Believe it or not, there are banks other than the Bank of Mom and Dad. Banks provide so many products and services so getting stared can be overwhelming. With all the various accounts, how do you find out which is one right for you? It’s important to know what options are available for you. Banking is not limited to just the Big 5 (RBC, TD, Scotiabank, BMO & CIBC). You also don’t have to go with the same bank the rest of your family uses. You need a bank that caters to your specific needs and priorities.

Let’s start with the basics: What are the major differences between a checking and a savings account?

Checking Savings
Purpose Day-to-day spending Emergency fund & short/long term saving
Monthly Fees Yes None
Interest Rates None Little
Transactions Unlimited or Monthly limit None
Incentives Waived fees for carrying minimum balance or bundling with other products Receive higher interest rates as you save more money

This table does not cover everything. With all the various banking institutions that exist, there are definitely some exceptions. Now that you have a better idea of these accounts, you might be wondering where you should bring your money. Let’s go over three methods: traditional banks, direct banks and credit unions.

Traditional Banks

The brick-and-mortar banks are what you will encounter the most. The main advantages of traditional banks over the other two alternatives are the numerous locations and the ability to interact one-on-one with a representative. Being able to develop a personal relationship with your bank can be beneficial for negotiating better rates, assuming you’ve been a long-time customer. As you explore this option, you will notice these banks have student checking accounts. These accounts are often free but have limited monthly transactions. Note that banks may automatically change your account type upon graduation. Be mindful of this so you are not caught off guard!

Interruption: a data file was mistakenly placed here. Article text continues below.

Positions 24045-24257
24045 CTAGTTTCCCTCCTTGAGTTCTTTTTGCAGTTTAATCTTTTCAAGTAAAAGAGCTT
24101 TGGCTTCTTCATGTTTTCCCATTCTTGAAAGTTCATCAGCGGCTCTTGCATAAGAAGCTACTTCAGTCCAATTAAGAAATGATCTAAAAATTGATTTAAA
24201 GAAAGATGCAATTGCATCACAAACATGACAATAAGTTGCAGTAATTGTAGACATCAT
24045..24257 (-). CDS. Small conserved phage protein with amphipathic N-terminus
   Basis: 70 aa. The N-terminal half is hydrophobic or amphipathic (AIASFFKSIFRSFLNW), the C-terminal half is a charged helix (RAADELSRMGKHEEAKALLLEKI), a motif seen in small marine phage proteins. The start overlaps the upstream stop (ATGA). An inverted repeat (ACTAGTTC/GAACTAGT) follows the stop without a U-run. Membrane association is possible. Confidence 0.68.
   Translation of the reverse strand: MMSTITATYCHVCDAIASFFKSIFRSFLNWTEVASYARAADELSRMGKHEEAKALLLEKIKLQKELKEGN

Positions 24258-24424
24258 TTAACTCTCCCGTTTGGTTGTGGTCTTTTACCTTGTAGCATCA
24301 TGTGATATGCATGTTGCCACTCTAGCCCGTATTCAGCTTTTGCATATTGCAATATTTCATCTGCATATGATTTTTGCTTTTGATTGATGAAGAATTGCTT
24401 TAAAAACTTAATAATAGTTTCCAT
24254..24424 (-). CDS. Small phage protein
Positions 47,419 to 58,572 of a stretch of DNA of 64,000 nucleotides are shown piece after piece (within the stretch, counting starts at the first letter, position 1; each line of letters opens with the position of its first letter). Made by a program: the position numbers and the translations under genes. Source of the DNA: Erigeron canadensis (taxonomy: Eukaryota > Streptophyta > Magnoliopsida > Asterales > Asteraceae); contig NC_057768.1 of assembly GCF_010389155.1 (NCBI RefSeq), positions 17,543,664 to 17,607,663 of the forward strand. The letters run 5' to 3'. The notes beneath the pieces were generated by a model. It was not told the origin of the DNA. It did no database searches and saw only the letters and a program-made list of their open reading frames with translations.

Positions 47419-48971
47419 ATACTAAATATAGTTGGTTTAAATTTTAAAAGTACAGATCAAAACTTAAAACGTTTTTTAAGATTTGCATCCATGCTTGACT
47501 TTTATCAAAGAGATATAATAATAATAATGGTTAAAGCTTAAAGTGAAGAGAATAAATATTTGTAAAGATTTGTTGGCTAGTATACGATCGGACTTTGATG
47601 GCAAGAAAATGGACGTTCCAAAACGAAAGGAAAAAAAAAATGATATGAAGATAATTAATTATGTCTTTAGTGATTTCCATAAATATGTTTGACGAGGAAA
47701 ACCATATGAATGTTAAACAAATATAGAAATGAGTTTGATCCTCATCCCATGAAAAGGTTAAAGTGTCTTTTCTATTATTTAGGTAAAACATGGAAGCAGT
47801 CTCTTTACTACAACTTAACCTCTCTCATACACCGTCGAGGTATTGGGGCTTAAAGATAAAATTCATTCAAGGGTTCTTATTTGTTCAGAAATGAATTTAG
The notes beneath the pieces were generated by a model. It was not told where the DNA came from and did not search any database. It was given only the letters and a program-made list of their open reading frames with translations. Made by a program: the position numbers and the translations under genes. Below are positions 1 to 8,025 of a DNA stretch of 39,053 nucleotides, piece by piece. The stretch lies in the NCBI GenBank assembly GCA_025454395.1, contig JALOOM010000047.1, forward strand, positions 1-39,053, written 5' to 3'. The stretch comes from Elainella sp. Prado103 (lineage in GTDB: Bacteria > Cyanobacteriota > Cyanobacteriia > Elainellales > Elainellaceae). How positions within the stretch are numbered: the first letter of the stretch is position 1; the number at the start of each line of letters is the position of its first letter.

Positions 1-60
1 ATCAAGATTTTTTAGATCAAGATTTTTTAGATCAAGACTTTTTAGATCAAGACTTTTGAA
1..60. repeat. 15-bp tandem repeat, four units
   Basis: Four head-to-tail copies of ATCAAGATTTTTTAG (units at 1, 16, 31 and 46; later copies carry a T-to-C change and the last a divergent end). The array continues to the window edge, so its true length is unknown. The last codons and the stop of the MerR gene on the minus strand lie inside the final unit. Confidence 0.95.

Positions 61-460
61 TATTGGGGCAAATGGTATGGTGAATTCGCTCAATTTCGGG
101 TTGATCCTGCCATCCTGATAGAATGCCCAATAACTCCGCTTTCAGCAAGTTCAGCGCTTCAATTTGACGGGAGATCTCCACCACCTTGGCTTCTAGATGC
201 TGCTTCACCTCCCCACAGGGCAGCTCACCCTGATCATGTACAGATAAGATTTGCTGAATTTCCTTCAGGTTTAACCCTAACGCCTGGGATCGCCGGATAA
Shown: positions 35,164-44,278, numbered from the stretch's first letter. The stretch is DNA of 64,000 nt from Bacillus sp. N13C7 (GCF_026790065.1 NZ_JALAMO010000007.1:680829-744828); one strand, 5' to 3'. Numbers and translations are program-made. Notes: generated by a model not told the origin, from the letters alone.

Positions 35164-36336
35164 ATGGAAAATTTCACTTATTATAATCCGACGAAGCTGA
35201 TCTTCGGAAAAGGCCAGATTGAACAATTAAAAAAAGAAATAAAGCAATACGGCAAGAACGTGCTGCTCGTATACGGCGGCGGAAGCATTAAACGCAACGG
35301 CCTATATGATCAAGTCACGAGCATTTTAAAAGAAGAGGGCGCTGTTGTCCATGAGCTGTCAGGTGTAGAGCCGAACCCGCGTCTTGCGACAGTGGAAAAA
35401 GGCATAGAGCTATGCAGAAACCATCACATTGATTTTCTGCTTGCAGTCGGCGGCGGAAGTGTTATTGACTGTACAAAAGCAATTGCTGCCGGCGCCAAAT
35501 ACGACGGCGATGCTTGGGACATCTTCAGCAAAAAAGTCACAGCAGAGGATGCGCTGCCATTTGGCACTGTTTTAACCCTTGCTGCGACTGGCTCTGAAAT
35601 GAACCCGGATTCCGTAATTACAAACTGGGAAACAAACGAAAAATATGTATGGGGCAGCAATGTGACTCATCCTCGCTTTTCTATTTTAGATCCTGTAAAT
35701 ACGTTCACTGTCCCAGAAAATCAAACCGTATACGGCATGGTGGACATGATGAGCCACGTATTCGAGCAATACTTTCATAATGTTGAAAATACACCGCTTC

Direct Banks

As mentioned earlier, banks are not just limited to the Big 5. It would be wise to look at direct banks such as PC Financial and Tangerine. These institutions are primarily online-based but have little to no fees at all – even for their checking accounts! The companies also offer competitive rates on both borrowing and saving. If you don’t have the need to visit banks in-person, they may be a good alternative to the traditional banks. If you need to withdraw cash, you can access one their partnered Automatic Banking Machines (ABMs) free of charge.

Credit Unions

The last alternative you could look into are credit unions. One of the key differences between a bank and a credit union is that you’re not necessarily a “customer” of a credit union but rather a member. If you decide to join a credit union, there is generally a $25 initial deposit to become a member (which you will get back if you decide to leave). When you buy into the union, you are essentially a shareholder of the company. Members of a credit union will generally have better borrowing and saving rates as well as fewer fees than a traditional bank. Credit unions are smaller in scope than traditional banks so physical establishments are harder to come by.

With all these institutions and their various products, it can be very time consuming to do thorough research. Luckily, the Financial Consumer Agency of Canada (FCAC) has you covered. The website has an Account Selector Tool which includes a comprehensive database of all bank accounts. You can filter by services, discounts and type of account.